RENTON, Wash. — With official dates for commercial crew test flights looming, NASA officials have indicated a revised schedule, taking into account the status of vehicle development as well as International Space Station activities, will soon be released.
At a June 28 briefing at NASA’s Kennedy Space Center regarding the scheduled June 29 launch of a SpaceX Dragon cargo spacecraft, Kirk Shireman, NASA ISS program manager, said the agency was “close” to setting new date for uncrewed and crewed test flights by Boeing’s CST-100 Starliner and SpaceX’s Crew Dragon spacecraft.
“We’re evaluating exactly when opportunities might be and when they’ll be ready, but we’re not ready to set an official date at this point in time,” he said, referring to continuing discussions involving the space station program, the commercial crew program and the two companies. “We’re working to that. I think it’s close to when we’ll be able to do it.”
Official schedules, published early this year, call for both Boeing and SpaceX to do uncrewed test flights in August. Boeing is scheduled to perform a crewed test flight in November and SpaceX in December.
While NASA continues to state that these dates remain the official schedule, there is widespread skepticism in the space industry that the companies will be able to meet those dates, with an expectation that both companies will see slips of up to several months.
Jessica Jensen, director of Dragon mission management at SpaceX, said at the briefing that SpaceX was continuing to work to the August and December dates for the company’s two test flights. The Crew Dragon vehicle that will go on the uncrewed test flight is currently at NASA’s Plum Brook Station in Ohio for thermal vacuum tests. “Once it leaves Plum Brook, it’s going to come down to Cape Canaveral for final launch processing,” she said.
At a June 26 hearing of the House Transportation Committee’s aviation subcommittee on commercial launch regulatory reform, Caryn Schenewerk, senior counsel at SpaceX, offered a similar schedule, saying that the uncrewed test was planned for “later this summer,” followed by a crewed test flight in December.
However, Kelly Gareheime, associate general counsel for United Launch Alliance who also testified at the hearing, declined to state when the company would launch Boeing’s Starliner test flights. “We do have a timeframe that is not public at this time,” she said.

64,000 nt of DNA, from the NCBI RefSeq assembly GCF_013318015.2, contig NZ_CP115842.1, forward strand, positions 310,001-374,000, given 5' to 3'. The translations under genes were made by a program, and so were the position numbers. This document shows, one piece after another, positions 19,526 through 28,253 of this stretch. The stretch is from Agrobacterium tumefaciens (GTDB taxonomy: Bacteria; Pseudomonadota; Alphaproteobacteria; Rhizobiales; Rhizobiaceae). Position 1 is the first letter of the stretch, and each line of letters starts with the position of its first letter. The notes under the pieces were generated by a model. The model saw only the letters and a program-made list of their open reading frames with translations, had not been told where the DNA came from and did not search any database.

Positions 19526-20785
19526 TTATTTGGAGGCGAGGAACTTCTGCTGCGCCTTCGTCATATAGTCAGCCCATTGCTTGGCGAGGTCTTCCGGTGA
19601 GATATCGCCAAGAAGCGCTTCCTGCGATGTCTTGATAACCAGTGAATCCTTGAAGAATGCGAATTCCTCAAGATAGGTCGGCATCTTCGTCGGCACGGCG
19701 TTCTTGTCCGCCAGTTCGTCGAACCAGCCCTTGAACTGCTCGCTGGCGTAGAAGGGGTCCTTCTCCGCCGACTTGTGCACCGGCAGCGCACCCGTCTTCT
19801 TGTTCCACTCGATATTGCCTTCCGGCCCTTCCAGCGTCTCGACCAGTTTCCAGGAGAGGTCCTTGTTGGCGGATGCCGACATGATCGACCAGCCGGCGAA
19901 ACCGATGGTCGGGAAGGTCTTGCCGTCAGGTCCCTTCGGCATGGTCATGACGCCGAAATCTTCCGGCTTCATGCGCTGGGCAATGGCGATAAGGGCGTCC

ULA Chief Executive Tory Bruno has already indicated that the August launch will be delayed. Asked on Twitter when the next Atlas launch would take place, Bruno responded June 16, “AEHF in October from the Cape.” That suggested the Starliner test flight, which also uses an Atlas, will take place after that military satellite launch, a delay of at least two months.
Shireman said one factor for revising those dates is that the commercial crew test flights have to be worked into the schedule of other visiting vehicles for the station, including Russian Progress and Soyuz spacecraft and Japan’s HTV cargo spacecraft, as well as activities like spacewalks. “It has to fit in amongst all those things,” he said. “We just have to sit down all together, agree when the vehicles are going to be ready, when the certifications are ready and when it fits into the program plan. That’s the work still in front of us.”
Others at NASA, including the agency’s leader, have also been vague about when the commercial crew test flights will take place. “As far as the timelines go, I’m not going to change any timelines right here,” NASA Administrator Jim Bridenstine said June 27 at a Washington event held by Politico. “These are commercial providers who set their own timelines, and I’m not going to announce anything on their behalf.”
Bridenstine added he was “confident” in Boeing and SpaceX’s ability to safely fly astronauts, “and we are anxiously anticipating a rapid return of launching American astronauts on American rockets from American soil.”
@torybruno when’s the next atlas launch? Is it Starliner?
— Tagnan (@mrtagnan) June 15, 2018
“Our partners, Boeing and SpaceX, are doing really, really good work,” said Phil McAlister, director of the commercial spaceflight division at NASA Headquarters, in a June 26 speech at the NewSpace 2018 conference here. He, too, shied away from giving specific dates for upcoming test flights.
“Very soon, within a few number of months, we’re going to have uncrewed test flights for both Boeing and SpaceX to the International Space Station,” he said, adding that flights with astronauts on board would happen soon. “We’re talking about months, and we’re not talking about years.”
At the June 28 press conference, Shireman acknowledged that NASA needed to better explain the process for scheduling commercial crew test flights. “Perhaps the thing we have not done as well about is really explaining all that’s involved in flying a flight to the space station,” he said. “We’re still in negotiations about what those dates will be. They’ll be forthcoming very soon.”